You’ll also want to download an app called Wiz Lock from LG that allows you to use both screens at once. Usually what happens is that the app not being used will be paused. This app makes it so you can use both apps at the same time. This doesn’t work for all apps, but most. Not sure why this wasn’t just part of the main Dual Screen app but it’s something that you’ll want to download.
Aside from the apps needed, the Dual Screen itself will have its own home screen. You can have an entirely separate set of apps that show up on the home screen there that only appear when it’s on and attached. You can even set separate wallpapers for each screen or have one that stretches across both screens.
Uses for the Dual Screen
So the question I get from people who see me with the Dual Screen attachment is, “why do you need that or how useful is having two screens?” Hopefully I’ll be able to answer that here with a few examples of how I’ve put the Dual Screen to use the LG V50 ThinQ.
1. Camera App + Photos Gallery – This is actually a pretty useful thing right here as this allows you to not only take photos, but allows you to see the photos you take immediately on the second screen. That means you never have to leave the camera app again like you would on a single screen device to see your photos.
2. Games + Web Browser/YouTube – I play mobile games all the time and sometimes, I like to look up tips and tricks while I play. What stinks is having to switch back and forth between apps. With two screens you don’t have to do that. You can play your game on one screen while reading or watching those tips on the other.
3. Multiple Chat Apps at Once – There have been times where I’ve had to chat with more than one person at the same time, on different platforms. That means you can have apps like Facebook Messenger, WeChat, Whatapp, Text Messages, etc open at the same time.
4. Games + Virtual Game Controller – Some games play better with a controller, but it’s not always convenient to carry a controller around with you. The LG Games Launcher allows for a virtual game controller that you can use with games that support it. It works fairly well, though it’s got a few quirks. You’ll have to go through some trial and error to see what works and what doesn’t.
5. Post to Multiple Social Media Accounts at Once – If you’re a heavy social media person, you can have two of your favorites up at once. Whether it be Twitter, Facebook, Instagram, or something else, you can have two apps open at the same time. You can be extra social with two screens.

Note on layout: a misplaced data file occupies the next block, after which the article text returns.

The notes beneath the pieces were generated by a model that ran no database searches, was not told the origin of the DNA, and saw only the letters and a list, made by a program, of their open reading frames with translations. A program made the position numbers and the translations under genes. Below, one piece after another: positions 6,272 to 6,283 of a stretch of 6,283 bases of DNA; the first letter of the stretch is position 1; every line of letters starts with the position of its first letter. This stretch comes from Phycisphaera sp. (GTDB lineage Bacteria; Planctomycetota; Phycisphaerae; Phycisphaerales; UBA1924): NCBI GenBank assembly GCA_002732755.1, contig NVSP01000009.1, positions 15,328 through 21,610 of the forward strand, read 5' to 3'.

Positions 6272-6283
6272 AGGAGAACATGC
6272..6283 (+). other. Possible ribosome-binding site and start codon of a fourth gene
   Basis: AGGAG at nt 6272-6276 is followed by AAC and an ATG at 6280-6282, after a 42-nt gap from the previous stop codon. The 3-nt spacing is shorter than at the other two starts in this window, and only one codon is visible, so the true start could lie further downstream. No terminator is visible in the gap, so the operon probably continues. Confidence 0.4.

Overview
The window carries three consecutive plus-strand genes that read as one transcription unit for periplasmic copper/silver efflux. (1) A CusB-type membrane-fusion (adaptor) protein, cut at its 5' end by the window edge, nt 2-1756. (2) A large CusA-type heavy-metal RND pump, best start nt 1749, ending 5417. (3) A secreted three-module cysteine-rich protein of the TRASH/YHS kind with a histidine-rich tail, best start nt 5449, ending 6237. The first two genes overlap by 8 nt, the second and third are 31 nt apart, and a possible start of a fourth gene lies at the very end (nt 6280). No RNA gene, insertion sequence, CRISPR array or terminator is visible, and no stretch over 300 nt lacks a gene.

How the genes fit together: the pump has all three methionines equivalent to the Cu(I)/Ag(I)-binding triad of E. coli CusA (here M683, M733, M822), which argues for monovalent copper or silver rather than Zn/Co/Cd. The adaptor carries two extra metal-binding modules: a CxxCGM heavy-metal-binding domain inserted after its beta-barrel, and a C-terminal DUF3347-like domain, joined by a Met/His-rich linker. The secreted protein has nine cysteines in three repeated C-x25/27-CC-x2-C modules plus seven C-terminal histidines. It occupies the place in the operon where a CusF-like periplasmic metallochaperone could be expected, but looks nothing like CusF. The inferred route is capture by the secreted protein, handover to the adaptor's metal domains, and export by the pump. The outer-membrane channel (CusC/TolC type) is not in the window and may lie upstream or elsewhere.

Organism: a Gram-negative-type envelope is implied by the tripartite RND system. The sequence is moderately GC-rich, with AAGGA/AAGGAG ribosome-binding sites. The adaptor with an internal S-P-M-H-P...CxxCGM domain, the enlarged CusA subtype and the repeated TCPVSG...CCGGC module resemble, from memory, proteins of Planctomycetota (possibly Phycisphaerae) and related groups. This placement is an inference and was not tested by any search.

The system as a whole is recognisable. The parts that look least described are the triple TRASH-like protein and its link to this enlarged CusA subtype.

6. Use YouTube and YouTube Music – Those of you who don’t have paid accounts for YouTube or YouTube Music know that you can not play music unless the app is open. It will not play music in the background or when you are using another app. This isn’t the case with two screens. You can have either YouTube or YouTube Music open on one screen and another app open another and music will continue to play. This is super useful if you like listing to your tunes through YouTube but don’t want to pay.
Those are some of the examples of what you can do with two screens. Let me say that for single screen users, you can sometimes run two apps at once by splitting a single screen between them. That’s only if the apps support them. This isn’t optimal either as you only see a small portion of each app. With the Dual Screen, you can use both apps at full screen, the way they were meant to be used.
Some Things to Get Used To
While there seems to be many benefits to running two screens, it does have its quirks that you’ll have to get used to. For starters, the whole setup will be a lot heavier than what you’ll be used to. It’s literally like carrying two phones at once. Next is the fact that you can’t just glance at your phone anymore to read notifications or see who is calling. You’ll have to flip the cover for that.
Next up is the use of the rear finger print reader. With the Dual Screen cover folded all the way back, you can’t really use it anymore unless you move it a little to let your finger slide in. You can however use the face recognition to unlock your device which works pretty well. Flipping the rear cover all the way back also affects the rear cameras, meaning you can’t use them either because they’re being covered. You’ll have to keep the cover open to use the cameras.
Lastly, using the on-screen keyboard can be a bit awkward. You’ll either have to type one handed while using the other hand to hold the phone, or you have to fold the screen all the way back and only use the main screen for typing normally.
The folding phone craze isn’t going anywhere soon. Especially since it’s still in its infancy and we still aren’t sure if having that much real estate on a phone is really worth all that extra money. In the mean time, LG has a nice in-between with the LG V50 ThinQ and the Dual Screen case accessory. You’re not tied down to a single, folding screen device and you can always go back and forth between a regular smartphone and a dual screen one. It’s also cheaper. You’re looking at about $999 for the phone and $200 or so for the Dual Screen.
I’m going to assume too that the upcoming LG G8X and its Dual Screen case will be roughly around the same price as this, which will still end up being cheaper than a phone with a folding screen.
Through my experience so far, having two screen certainly doesn’t hurt. Being able to use two apps at once has been a pretty neat experience. It’s a much better way to multitask than using the old split screen way and at least with two screen, all apps work for multitasking, not just some. I like that you can turn the second screen off if you don’t want to use it, or just remove the whole Dual Screen case if you want to go light. I will say that I am finding new ways to utilize the Dual Screen almost every day, mainly different combinations of apps working well together.
With that said, I like that LG continued on with making the V-series devices a bit different from the norm. A “second’ screen isn’t really anything new for it, just that now, it’s an actual usable second screen. For sure the LG G8X will be a bit better than this and if that the case, it’ll be worth it for those who want a second screen, but don’t want to commit the cash and want the versatility of a modular system.